"Dance for Music" at Judson for Movement Research Festival

Wooley_Armstrong_Mesch_0.jpg

Wooley_Armstrong_Mesch_1.jpg

Wolley_Armstrong_Mesch_2.jpg

Wooley_Armstrong_Mesch_3.jpg

Wooley_Armstrong_Mesch_4.jpg

Wooley_Armstrong_Mesch_5.jpg
more than a door, and more than a sigh


We were seated (most of us) in a sometime basketball court in the basement of Judson Church. It was this past Tuesday, and it was another event of this spring's Movement Research Festival. This is what used to be called "experimental" performance. Once again there were no props and virtually no theater lights had been installed. There were no elaborate sound systems; instead, each of the three sets of composer/musicians brought whatever they might need. What we did have were some very-much-alive musical writers/performers and their very lively music, created for choreographers and dancers chosen by the artists responsible for the music. The conceit of the program itself was to be an experiment too, since it was a reversal of the conventional order in which the music is chosen by those who create the movement.

My favorite part of the evening was that which Nate Wooley and Newton Armstrong commissioned for the dancer Jennifer Mesch.

All the seats faced toward two unadorned white brick walls, and at their intersection on the far side of the gymnasium there was an unremarkable plain metal door. We had barely settled down after a short break and only some of us were looking in that direction when the door suddenly burst open with a loud and extended BLAAAAACK! - a fierce explosion of electrifying and other-worldly, animal-like "noise" At precisely that same moment Mesch was thrown/threw herself out of the opening onto the wooden floor.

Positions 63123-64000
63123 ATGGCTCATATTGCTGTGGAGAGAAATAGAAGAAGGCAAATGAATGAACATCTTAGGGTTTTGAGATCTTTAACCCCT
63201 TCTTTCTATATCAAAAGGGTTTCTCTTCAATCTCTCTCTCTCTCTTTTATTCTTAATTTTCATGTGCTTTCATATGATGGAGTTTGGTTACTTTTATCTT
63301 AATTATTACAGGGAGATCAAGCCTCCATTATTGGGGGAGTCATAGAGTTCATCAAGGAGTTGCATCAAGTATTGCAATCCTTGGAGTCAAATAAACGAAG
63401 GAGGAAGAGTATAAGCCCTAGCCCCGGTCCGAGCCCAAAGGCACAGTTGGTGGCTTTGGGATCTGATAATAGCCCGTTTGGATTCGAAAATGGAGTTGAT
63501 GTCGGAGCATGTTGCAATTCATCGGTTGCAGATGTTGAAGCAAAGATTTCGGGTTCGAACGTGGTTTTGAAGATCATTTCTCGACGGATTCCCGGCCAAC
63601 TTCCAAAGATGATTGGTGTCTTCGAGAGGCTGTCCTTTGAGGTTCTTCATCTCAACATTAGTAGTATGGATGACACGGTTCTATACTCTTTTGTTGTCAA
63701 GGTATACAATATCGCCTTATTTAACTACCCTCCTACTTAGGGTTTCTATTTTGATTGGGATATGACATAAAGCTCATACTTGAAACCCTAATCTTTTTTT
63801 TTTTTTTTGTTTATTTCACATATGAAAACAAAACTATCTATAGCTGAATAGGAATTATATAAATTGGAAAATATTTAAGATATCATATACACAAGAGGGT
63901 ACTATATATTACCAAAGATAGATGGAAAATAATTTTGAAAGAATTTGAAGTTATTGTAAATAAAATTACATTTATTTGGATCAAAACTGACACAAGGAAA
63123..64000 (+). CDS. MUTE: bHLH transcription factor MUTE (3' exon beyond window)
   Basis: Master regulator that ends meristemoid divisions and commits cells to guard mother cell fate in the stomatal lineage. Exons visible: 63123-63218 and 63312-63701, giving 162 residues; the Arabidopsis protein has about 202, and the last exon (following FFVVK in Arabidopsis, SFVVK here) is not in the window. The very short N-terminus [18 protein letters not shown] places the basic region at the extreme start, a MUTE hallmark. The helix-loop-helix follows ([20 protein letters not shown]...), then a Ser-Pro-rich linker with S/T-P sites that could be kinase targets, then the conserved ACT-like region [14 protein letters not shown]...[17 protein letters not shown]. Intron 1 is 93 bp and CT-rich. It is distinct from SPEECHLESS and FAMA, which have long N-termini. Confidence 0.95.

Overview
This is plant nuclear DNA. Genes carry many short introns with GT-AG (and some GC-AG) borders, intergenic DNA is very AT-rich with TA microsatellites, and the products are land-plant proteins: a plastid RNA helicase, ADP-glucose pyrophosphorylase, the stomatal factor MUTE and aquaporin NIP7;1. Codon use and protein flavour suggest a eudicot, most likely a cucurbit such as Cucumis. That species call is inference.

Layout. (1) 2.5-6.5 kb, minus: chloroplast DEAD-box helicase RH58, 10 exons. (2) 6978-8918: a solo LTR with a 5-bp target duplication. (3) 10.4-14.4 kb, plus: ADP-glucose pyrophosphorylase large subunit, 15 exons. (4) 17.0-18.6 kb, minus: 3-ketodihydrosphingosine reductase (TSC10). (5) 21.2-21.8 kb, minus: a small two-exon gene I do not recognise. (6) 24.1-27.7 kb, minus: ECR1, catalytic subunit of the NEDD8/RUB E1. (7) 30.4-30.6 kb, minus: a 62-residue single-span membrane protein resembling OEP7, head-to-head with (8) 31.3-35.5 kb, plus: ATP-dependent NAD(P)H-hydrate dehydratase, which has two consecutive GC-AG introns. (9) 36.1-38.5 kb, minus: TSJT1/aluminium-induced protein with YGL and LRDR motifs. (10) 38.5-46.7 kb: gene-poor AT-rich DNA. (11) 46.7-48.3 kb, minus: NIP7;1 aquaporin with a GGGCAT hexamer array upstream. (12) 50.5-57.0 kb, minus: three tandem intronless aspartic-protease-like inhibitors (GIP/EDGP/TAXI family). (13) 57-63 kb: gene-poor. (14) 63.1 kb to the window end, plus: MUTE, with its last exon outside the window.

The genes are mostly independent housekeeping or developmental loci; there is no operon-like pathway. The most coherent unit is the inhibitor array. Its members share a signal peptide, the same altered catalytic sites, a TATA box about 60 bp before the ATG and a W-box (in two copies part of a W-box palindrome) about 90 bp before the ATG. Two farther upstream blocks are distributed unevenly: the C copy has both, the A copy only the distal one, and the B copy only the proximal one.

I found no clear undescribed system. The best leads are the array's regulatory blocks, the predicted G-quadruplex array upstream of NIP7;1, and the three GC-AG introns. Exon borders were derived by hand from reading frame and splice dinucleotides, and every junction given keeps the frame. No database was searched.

The excitement almost never slackened during the five or ten minutes which followed, although it was quickly joined with our laughter. The terrific and terrifically-overwrought dancer was having a ferocious battle with that raucous door. It was never clear who was winning, or whether either might have come out on top, even after Mesch had returned through the opening for the last time and the door closed for good.

Only after the piece had ended and all three performers had emerged could we see that the wonderful monstrous sounds had been created by Wooley's trumpet and Armstrong's electronics, stationed on the stairs inside the landing. When it was all over I told Barry in my innocence that the work made me think of Pierre Henry's "Variations pour une porte et un soupir" [Variations for a Door and a Sigh]. At home last night we decided that in fact it was almost certainly intended as (less-than-concrète and solo) homage to Henry and Balanchine on the part of these three young artists. I'm playing our copy of the CD as I'm writing this today.